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A Piece of Advice for Tourists: Please, Shut Up.

This article is written by a student writer from the Her Campus at UPR chapter.

Recently, while at the airport, I overheard a conversation between some American tourists. They were talking about the time they spent time on the island; they kept mentioning how amazing the beaches had been, how delicious the food was, and how they didn’t want their vacation to end just yet. I was listening to all of this very absentmindedly, glad that they got to enjoy the island. However, it quickly became a conversation that made me very uncomfortable. They started bashing on Puerto Ricans’ unruly driving, how bumpy our roads are, amongst other infrastructure issues that the island suffers through due to a lack of societal priorities consequential of its political status. All of these things could be considered true, but I don’t think it’s appropriate for a tourist, especially one that’s still at said country’s airport, to be vocalizing what they found wrong and disgusting about that place. I would never do that in any country I find myself in because it’s not my place to do so.


They continued to speculate and comment on the island’s political climate, and how they thought we were, and I quote “too much of a third world country to be even considered part of the great nation of the United States.” By then, I was fully shocked to be hearing this. I just kept repeating over and over in my head: “How dare you?” It is incredibly disrespectful and just plain-white moronic to comment that without acknowledging the effects U.S. colonialism has provoked on our island. To make an uneducated comment like that, at our country’s airport, where the majority of people there are Puerto Rican, seems to be the most ignorant thing any person could do.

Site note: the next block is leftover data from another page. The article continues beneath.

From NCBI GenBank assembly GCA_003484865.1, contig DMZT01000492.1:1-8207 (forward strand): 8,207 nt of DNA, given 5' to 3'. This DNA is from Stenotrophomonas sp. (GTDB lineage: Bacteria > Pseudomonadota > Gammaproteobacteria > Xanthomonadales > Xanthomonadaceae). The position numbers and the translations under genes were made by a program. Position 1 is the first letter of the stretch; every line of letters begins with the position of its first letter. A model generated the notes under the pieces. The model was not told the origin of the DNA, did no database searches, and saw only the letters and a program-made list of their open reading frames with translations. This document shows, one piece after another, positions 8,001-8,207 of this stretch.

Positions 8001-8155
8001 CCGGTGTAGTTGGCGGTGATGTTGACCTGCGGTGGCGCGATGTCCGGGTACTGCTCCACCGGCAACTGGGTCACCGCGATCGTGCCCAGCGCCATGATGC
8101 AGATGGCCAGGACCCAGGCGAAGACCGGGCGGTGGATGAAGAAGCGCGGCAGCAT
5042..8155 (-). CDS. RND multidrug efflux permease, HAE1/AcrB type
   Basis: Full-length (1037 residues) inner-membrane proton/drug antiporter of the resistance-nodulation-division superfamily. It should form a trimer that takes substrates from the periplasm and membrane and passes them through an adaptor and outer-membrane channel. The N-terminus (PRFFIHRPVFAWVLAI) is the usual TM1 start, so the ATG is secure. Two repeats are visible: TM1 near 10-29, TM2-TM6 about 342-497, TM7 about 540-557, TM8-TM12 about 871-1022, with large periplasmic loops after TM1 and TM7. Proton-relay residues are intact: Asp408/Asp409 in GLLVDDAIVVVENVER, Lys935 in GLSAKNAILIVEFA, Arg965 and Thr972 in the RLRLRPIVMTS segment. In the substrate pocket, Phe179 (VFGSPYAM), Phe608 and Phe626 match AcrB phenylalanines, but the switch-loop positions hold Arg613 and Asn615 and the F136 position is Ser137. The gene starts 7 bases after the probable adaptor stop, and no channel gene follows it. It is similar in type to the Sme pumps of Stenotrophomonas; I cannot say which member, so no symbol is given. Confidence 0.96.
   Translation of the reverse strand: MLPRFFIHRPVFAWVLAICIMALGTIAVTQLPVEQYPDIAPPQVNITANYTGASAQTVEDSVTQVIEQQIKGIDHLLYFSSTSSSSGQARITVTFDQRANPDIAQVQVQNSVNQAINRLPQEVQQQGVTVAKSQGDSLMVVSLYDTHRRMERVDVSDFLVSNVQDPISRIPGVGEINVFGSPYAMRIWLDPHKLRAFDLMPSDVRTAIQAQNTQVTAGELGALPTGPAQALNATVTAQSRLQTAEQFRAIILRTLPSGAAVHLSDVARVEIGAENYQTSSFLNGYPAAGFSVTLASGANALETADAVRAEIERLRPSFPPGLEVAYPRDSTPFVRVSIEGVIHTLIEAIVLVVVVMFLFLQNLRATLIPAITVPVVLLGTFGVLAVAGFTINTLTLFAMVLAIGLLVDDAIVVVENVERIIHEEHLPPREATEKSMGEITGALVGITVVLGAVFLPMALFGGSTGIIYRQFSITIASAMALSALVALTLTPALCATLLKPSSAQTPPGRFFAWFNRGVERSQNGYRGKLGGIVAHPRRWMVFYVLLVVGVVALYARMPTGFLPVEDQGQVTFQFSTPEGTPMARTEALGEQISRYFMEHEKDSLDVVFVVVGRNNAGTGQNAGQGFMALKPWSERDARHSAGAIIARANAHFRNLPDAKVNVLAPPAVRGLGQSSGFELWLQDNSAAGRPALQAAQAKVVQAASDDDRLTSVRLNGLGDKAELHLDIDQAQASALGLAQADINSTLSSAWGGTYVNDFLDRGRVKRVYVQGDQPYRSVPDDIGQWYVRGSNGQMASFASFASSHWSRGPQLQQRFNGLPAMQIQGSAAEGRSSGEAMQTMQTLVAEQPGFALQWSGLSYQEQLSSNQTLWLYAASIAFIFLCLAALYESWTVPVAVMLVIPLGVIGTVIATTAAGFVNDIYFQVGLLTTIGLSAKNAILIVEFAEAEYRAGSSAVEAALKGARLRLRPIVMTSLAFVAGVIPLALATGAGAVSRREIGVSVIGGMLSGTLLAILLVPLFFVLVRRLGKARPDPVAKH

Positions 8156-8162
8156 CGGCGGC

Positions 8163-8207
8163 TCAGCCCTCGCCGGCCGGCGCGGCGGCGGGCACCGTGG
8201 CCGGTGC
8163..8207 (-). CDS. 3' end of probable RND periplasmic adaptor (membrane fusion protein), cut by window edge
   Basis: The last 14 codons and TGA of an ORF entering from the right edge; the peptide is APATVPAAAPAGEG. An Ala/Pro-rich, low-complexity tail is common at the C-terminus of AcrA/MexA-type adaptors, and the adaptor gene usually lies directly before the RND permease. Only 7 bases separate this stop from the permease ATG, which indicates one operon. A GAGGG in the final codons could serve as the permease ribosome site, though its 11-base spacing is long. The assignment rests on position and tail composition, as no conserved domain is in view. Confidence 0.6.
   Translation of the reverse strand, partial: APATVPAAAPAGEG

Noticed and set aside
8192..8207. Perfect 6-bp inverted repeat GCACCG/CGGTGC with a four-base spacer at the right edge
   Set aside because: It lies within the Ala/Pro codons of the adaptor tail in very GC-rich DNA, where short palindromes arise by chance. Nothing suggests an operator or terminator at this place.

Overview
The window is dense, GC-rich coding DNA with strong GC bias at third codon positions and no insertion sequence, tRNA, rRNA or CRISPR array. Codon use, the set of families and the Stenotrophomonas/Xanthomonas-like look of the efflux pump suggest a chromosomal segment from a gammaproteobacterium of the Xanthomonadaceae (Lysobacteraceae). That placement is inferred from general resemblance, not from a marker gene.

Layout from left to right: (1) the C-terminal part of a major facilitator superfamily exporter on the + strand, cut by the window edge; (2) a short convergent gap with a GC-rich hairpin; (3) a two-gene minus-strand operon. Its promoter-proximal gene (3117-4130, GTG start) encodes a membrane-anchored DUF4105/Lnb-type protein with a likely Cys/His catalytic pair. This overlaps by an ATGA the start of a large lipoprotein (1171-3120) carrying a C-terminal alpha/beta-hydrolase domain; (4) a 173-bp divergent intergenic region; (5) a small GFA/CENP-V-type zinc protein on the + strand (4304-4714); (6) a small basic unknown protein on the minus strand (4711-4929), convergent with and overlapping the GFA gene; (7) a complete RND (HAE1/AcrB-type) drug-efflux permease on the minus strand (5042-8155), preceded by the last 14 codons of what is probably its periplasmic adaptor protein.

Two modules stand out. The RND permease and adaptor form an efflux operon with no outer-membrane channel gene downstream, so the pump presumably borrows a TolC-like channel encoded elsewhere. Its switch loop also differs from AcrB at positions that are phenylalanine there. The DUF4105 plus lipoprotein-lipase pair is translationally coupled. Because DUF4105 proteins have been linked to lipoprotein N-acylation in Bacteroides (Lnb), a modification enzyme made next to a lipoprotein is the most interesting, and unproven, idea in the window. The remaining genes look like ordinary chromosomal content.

I wish I would’ve had the bravery to interrupt the conversation, but frankly, I was just in too much of a shock to react. So, my advice to any tourist that finds themselves in another country and feels like they have the right to comment and criticize anything about that place: don’t.



Mariángeles has a Bachelor of Arts in English Literature and is currently coursing her first year as a Translation graduate student at UPR-Río Piedras. She enjoys reading, laughing, learning, and going to the beach. One day she hopes to make a living out of editing and translating her favorite books. She hates corrupt governments, negligent bodies of administration, and discrimination of any kind. She obviously cares about politics too.